State Supreme Court Rules in Favor of Medical Malpractice Plaintiff’s Attempt to Extend Statute of Limitations

The Connecticut Supreme Court recently released an opinion discussing their decision to uphold the reversal of a trial court’s ruling that a medical malpractice plaintiff’s claim was time-barred because it was filed after the statute of limitations had expired. The most recent ruling held that the plaintiff’s argument for extending the statute of limitations based on the “continuing course of treatment doctrine” should have been addressed by the trial court. Based on the ruling, the plaintiff may be compensated for her malpractice claim.

Surgical Sponge is Left Inside Plaintiff’s Body After She Has Gastric Bypass Surgery

The plaintiff in the case of Cefaratti v. Aranow is a woman who had a gastric bypass surgery performed by the defendant as a treatment for morbid obesity. According to the case summary discussed in the appellate opinion, the woman began suffering from abdominal pain approximately one year after the surgery was performed. After she started feeling the pain, she notified the defendant of her symptoms at several follow-up appointments after the surgery, although the defendant did not diagnose that a sponge had been left in her body.

Nearly five years after the surgery, a CT scan was performed on the plaintiff’s chest and abdomen by a different physician for an unrelated medical issue, and the sponge was discovered. After confronting the defendant about the sponge and having it surgically removed, the plaintiff brought a medical malpractice action against him, seeking damages based on the allegation that he negligently failed to remove the sponge during the gastric bypass surgery.

The Trial Court Dismisses the Plaintiff’s Claim, but the Appellate Courts Disagree

The plaintiff filed her medical malpractice lawsuit nearly seven years after her surgery was performed, 44 months after the three-year statute of limitations for medical malpractice claims in Connecticut had expired. In response to the plaintiff’s complaint, the defendant moved the trial court to dismiss the case as barred by the statute of limitations. The plaintiff argued that the case should be allowed to proceed under the continuing course of treatment doctrine, which would permit the case to be heard as long as it was filed within three years of the date that the plaintiff was last treated by the defendant for her initial condition. The trial court rejected the plaintiff’s argument and ruled in favor of the defendant, finding that the continuing course of treatment doctrine did not apply to her condition.

The appellate courts found that the continuing course of treatment doctrine could apply to the plaintiff’s case and reversed the trial court decision. The courts ruled that the plaintiff was receiving treatment for morbid obesity when the surgery was performed and that her last follow-up appointment was within three years of the date she filed her complaint. Neither ruling went as far as to determine that the statute of limitations did not bar the case. The court instead remanded the case to the trial court to hear evidence and determine if the plaintiff had sought treatment for symptoms related to the sponge during her follow-up appointments, which would toll the statute of limitations. As a result of the most recent ruling, the plaintiff may receive compensation from the defendant for his alleged negligence.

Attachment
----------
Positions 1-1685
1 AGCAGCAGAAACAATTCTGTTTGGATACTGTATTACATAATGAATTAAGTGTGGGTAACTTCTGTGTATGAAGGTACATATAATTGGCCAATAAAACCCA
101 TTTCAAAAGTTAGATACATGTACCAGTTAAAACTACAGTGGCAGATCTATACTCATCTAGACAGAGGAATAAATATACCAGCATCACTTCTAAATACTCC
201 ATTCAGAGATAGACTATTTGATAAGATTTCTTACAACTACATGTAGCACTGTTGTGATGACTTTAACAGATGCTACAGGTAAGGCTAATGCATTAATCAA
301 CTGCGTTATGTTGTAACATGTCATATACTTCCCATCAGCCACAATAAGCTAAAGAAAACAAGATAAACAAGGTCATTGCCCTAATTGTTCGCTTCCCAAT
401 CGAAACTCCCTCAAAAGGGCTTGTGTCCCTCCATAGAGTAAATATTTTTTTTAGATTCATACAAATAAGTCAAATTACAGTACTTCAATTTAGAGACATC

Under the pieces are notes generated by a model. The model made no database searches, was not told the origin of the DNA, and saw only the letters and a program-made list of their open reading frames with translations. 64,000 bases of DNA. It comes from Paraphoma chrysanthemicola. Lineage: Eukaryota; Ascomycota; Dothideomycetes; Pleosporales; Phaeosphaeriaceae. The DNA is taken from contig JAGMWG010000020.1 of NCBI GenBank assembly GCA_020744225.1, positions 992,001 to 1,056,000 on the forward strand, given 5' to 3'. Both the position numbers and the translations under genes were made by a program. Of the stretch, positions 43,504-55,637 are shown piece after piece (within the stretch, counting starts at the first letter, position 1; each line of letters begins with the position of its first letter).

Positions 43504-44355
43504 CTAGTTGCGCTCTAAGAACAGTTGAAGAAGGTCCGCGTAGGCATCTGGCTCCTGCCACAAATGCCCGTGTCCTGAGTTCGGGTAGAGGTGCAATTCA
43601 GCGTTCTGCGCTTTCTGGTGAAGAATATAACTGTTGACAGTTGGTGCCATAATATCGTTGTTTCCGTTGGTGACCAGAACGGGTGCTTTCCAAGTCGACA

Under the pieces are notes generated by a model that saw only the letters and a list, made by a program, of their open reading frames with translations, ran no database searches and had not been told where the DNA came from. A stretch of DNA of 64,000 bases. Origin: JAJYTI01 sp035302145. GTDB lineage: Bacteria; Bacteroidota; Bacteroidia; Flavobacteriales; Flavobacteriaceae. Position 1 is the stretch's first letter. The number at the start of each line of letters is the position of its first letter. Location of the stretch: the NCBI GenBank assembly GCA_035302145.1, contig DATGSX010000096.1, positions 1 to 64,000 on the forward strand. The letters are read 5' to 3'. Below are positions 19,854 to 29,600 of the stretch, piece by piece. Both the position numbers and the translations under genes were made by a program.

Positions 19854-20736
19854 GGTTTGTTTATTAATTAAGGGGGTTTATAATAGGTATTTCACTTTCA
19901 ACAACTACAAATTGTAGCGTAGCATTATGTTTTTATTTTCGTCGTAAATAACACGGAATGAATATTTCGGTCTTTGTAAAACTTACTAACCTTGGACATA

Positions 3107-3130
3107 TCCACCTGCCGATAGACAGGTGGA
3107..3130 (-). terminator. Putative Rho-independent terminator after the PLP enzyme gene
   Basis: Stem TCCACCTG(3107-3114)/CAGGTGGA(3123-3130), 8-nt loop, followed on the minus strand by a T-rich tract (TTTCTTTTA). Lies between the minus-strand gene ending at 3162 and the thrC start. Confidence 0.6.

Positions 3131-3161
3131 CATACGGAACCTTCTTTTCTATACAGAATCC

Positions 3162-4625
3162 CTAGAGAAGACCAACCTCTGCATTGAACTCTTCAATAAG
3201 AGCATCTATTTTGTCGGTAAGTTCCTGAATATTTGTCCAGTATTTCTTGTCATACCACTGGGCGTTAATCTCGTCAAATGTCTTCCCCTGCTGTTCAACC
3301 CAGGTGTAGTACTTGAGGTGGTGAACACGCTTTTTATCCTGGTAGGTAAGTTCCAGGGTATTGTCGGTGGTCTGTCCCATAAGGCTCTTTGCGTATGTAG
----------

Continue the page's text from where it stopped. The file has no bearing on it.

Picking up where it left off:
The Statute of Limitations for Florida Medical Malpractice Lawsuits

South Florida medical malpractice victims generally have two years from the date that an alleged act of medical malpractice is discovered to file a claim, but under some circumstances the time frame can be extended. Regardless of when a patient discovers or should have discovered an act of medical malpractice, Florida law does not permit a malpractice claim to be made more than four years after the alleged malpractice occurred. An exception to the four-year limitation is in cases that involve a defendant committing fraud or intentionally concealing or misrepresenting facts to the plaintiff in order to prevent them from discovering an act of malpractice. Under no circumstances can a Florida medical malpractice lawsuit be filed more than seven years after the alleged medical negligence occurred.

Should You Contact an Attorney?

If you or a loved one has been a victim of medical malpractice in South Florida, contacting a qualified Miami medical malpractice attorney quickly can increase your chances of receiving fair compensation for your claim. The experienced South Florida negligence attorneys at Friedman, Rodman & Frank can successfully prepare and argue your malpractice case, and we may be able to help you obtain compensation for your claim even if it has been over two years since the malpractice occurred. The medical malpractice lawyers at Friedman, Rodman & Frank represent clients in the Miami area and throughout South Florida in many types of negligence cases, including surgical errors. Contact us to schedule a free consultation. Call toll-free at 877-448-8585 or fill out the online form on our website. Se habla Español / Nou Parlé Creole.

More Blog Posts:

Court Affirms Judgment for Defendant in Case Filed after Fatal Skateboarding Accident, South Florida Personal Injury Lawyers Blog, published June 30, 2016.

State Supreme Court Rules that Post-Mortem Misconduct by Doctor Is Medical Malpractice, Reverses Damages Award, South Florida Personal Injury Lawyers Blog, published June 13, 2016.

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